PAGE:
An ultrasound of the bladder and kidneys can be used to detect various conditions such as:
- Kidney or bladder stones
- Infections in the kidneys and urinary tract
- Hydronephrosis (swelling of the kidneys due to buildup of urine)
- Pyelonephritis (infection in the kidneys that has ascended from the urinary tract)
- Cysts or tumors in the kidneys
- Kidney birth defects
- Reduced kidney function
- Hematuria (blood in urine)
- Reduced urine output
- Increased urine frequency
- Suspected renal mass
- Bladder mass
- Abdominal mass
- Enlarged prostate
- Increased blood pressure
- Evidence of kidney failure
- Chronic kidney disease
Ultrasounds can also be used to diagnose causes of pain in the abdomen, flanks, and lower back.
What is a kidney and bladder ultrasound?
- Kidney ultrasound: Examines your kidneys using sound waves and detects abnormalities in the size, shape, and position of your kidneys, as well as defects in the kidney tissue. It allows your doctor to assess how well blood is moving to your kidneys.
- Bladder ultrasound: Detects abnormalities in the bladder such as bladder diverticula (pouches), bladder stones, and large tumors. According to the American Urological Association, bladder ultrasounds are generally used to determine how the bladder drains after urine by measuring the amount of urine that remains in the bladder after urination. If urine remains in the bladder, it could indicate an underlying issue, such as bladder dysfunction.
How does a kidney and bladder ultrasound work?
Images of your kidneys and bladder are created by a device called a transducer, which emits sound waves that echo from your kidneys. The rebounded sound waves are subsequently picked up by the transducer. These are converted into images of your kidneys on a screen.
Your doctor may replace the transducer with another device called a Doppler probe. This probe allows your doctor to hear the sound waves emitted by the transducer and detect how quickly blood flows through a blood vessel, as well as in which direction. A lack of sound or faint sound may indicate a barrier in the flow.
Because an ultrasound does not involve radiation or dyes, it is safe for both pregnant women and those who are allergic to contrast dye.
Ultrasounds are also considered a noninvasive test. This means that they do not require an incision or a gadget that enters your body. In most cases, an ultrasound does not cause pain or discomfort. On average, one ultrasound takes up to 20-30 minutes.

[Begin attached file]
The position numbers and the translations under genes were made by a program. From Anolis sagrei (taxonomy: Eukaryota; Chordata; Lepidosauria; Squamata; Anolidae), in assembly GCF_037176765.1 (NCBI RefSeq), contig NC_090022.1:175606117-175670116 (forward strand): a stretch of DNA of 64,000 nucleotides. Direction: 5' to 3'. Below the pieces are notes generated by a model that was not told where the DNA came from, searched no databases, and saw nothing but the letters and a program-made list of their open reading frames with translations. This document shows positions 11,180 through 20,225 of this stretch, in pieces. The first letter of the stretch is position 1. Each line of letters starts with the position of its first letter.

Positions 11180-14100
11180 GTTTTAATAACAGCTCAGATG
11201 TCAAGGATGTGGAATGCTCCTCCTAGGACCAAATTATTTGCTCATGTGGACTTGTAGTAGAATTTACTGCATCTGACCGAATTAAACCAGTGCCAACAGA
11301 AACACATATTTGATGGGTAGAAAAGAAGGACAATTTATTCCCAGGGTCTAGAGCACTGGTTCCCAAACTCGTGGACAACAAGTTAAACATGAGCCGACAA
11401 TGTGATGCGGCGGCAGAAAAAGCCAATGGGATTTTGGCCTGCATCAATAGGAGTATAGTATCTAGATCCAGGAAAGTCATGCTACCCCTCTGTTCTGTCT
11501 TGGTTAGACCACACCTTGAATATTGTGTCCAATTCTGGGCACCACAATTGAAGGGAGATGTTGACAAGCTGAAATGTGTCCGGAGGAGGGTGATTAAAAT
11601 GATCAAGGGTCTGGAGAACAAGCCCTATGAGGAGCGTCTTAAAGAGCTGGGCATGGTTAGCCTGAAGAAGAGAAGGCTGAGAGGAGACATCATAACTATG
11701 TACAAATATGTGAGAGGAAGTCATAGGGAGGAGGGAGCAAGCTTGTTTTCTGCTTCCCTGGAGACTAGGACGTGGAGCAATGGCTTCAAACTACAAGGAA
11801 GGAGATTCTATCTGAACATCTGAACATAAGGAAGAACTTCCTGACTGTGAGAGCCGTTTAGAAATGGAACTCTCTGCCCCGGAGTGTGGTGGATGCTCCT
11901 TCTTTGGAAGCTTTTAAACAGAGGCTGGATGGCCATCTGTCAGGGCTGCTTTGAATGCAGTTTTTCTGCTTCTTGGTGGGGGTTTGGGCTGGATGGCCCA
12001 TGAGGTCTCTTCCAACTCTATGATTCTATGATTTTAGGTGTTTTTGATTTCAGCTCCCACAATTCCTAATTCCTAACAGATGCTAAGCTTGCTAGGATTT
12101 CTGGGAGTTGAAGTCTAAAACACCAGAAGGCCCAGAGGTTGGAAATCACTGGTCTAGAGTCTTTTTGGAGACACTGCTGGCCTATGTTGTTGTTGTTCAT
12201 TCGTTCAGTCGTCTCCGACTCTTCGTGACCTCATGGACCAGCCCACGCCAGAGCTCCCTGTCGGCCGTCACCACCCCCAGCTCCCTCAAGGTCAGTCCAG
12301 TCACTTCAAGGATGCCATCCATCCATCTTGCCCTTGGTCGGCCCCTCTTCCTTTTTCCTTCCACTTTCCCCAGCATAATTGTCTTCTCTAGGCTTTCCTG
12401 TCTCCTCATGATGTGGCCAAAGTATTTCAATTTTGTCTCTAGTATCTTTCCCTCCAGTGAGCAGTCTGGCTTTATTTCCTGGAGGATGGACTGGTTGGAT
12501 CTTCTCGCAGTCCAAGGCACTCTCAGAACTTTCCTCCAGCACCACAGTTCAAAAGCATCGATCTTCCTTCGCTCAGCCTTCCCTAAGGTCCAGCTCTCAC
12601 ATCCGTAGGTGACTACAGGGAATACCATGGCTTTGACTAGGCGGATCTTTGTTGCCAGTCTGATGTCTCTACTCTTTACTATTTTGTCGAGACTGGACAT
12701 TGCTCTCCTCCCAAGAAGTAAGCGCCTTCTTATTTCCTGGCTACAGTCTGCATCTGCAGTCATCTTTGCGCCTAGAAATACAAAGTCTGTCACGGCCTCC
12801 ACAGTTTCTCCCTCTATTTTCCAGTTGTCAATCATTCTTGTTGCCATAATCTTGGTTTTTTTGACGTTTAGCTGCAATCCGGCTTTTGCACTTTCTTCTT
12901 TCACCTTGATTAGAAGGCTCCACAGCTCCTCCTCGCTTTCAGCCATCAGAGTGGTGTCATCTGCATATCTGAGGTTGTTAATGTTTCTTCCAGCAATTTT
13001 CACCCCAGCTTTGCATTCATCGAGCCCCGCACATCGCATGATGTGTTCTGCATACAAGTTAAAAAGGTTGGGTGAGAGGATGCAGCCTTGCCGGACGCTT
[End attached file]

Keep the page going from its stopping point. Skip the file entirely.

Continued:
How is a kidney and bladder ultrasound performed?
- You normally do not need to refrain from eating or drinking prior to the test.
- In most cases, sedation is not required.
- In some cases, you may be asked to hold in your urine.
- The gel used on your skin during the test will not stain your clothing. While the gel may not be entirely removed from your skin after the procedure, it will wash off in the shower.
- A kidney ultrasound can be performed as an outpatient procedure or as part of a hospital stay. The manner in which the test is performed differs depending on your condition. In general, however, a kidney ultrasound follows the following steps:
- You will be asked to take off any jewelry or other things that could interfere with the scan. It is possible that you will be asked to remove your clothing. In this case, you will be provided a gown to wear.
- You will be asked to lay on your stomach on an exam table, and you will be advised when to change positions if necessary.
- A transparent gel will be applied to the skin over the area to be examined. When applied, it may feel cool.
- The transducer will be pressed against the skin and moved over the area being analyzed.
- When a Doppler probe is used to examine blood flow, you may hear sounds which indicate the flow of blood.
- If your bladder is examined initially, the scan is performed on a full bladder; later you will be asked to empty your bladder to undergo more scans.
- When the test is over, the gel will be wiped away.
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Health Solutions From Our Sponsors
Health Library: https://www.winchesterhospital.org/health-library/article?id=14856
Kidney Ultrasound: https://my.clevelandclinic.org/health/diagnostics/15764-kidney-ultrasound
Urinary Tract Imaging: https://www.niddk.nih.gov/health-information/diagnostic-tests/urinary-tract-imaging
Ultrasound of the kidney, bladder, or pelvis for children and adults: https://uihc.org/health-topics/ultrasound-kidney-bladder-or-pelvis-children-and-adults
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